Notes and Editorial Reviews
Paul McCreesh, cond; Susan Gritton (sop); John Mark Ainsley (ten); Christopher Maltman (bar); Gabrieli Young Singers’ Scheme; Trebles of the Ch of New College Oxford; Wroclaw P Ch; Gabrieli Consort & Players
SIGNUM 340 (2 CDs: 84: 05)
Time was when Paul McCreesh was considered a specialist—and a brilliant one—in the Baroque and Classical periods, primarily in operas and liturgical choral works. In the last two years, however, he has released four extraordinary recordings, three of which
might seem, at least to the record collector, to be outside his domain: the Berlioz
Grande Messe des Morts
, and a collection of British choral works on loss and consolation,
A Song of Farewell
, featuring the Herbert Howells Requiem. (The only exception is a newly refined conjectural reconstruction of the 1595 coronation service for Doge Marino Grimani in Venice.) Now, for the Benjamin Britten centennial, he has produced a new studio recording of the incomparable
. Each of these large scale undertaking is an outgrowth of McCreesh’s association with the International Festival of Oratorio and Cantata Music in Wroclaw, Poland (Wratislavia Cantans) and each employs not only a much augmented Gabrieli Consort and Players, but also the very fine Wroclaw Philharmonic Choir. Those familiar with McCreesh’s earlier masterful shaping of the large musical canvasses of Berlioz and Mendelssohn with his hundreds of performers will know exactly what to expect here.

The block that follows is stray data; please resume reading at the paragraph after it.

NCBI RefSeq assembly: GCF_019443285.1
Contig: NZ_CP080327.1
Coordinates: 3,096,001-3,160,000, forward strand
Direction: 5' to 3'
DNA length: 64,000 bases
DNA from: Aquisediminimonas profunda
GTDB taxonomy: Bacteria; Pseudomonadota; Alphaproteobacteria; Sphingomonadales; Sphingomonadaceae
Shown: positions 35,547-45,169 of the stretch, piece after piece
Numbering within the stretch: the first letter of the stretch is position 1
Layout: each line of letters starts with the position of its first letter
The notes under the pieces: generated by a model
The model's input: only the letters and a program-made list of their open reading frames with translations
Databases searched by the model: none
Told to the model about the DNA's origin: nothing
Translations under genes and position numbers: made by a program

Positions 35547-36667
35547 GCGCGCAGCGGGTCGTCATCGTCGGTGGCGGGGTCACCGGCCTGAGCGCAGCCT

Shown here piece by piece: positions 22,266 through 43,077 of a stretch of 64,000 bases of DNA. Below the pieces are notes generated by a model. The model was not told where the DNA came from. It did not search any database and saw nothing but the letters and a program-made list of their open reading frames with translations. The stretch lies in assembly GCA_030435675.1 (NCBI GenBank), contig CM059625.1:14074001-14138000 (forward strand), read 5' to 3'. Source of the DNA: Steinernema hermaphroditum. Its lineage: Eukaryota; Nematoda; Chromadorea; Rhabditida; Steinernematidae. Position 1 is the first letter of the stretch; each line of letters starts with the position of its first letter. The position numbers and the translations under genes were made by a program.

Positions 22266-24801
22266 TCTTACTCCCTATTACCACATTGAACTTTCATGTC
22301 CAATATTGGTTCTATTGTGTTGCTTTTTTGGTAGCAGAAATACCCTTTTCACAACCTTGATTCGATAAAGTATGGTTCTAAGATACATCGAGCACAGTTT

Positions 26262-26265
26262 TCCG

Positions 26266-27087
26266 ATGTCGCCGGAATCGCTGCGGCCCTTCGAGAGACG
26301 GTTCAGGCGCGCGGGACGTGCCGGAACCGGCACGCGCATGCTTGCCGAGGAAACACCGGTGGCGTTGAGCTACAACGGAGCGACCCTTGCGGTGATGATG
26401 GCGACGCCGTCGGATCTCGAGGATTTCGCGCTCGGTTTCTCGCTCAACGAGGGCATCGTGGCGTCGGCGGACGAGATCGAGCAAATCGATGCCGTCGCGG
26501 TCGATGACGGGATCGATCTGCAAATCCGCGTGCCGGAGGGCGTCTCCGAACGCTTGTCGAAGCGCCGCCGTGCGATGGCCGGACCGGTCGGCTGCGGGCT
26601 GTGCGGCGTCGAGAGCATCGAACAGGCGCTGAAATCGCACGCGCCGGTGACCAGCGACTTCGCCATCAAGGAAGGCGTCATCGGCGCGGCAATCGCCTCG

And in fact, from the hushed suspense of the opening of the
, to the more gentle than usual beginning to an extraordinarily powerful
, on to a more accurate than typical
Sed signifier sanctus Michael
, and an explosive
Hosanna in excelsis
, McCreesh and his 175-voice adult choir combine huge dynamic range with precision and flawless balance, perfect intonation, and great depth and variety of tone. The equally fine youth choir is made up of trebles from the Choir of New College Oxford, as well as choirs from McCreesh’s educational project, the Gabrieli Young Singers’ Scheme: Chethams Chamber Choir, North East Youth Chorale, Taplow Youth Choir, and Ulster Youth Chamber Choir. From its first appearance in a perfectly judged halo of resonance, the distanced body of treble voices is touchingly angelic.
The full orchestral forces make an awesome commotion in all the right places, the brass especially impressive in the various apocalypses and dramatic explosions; the one with organ near the end of the
gave me chills. However, the chamber music, with an ensemble of superb soloists, lingers just as long in memory, aided as they are by McCreesh’s willingness to suspend forward momentum, to focus more than customary attention on details in the settings of Owen’s poems. I do not know a recording that gives greater support to the soloists than this.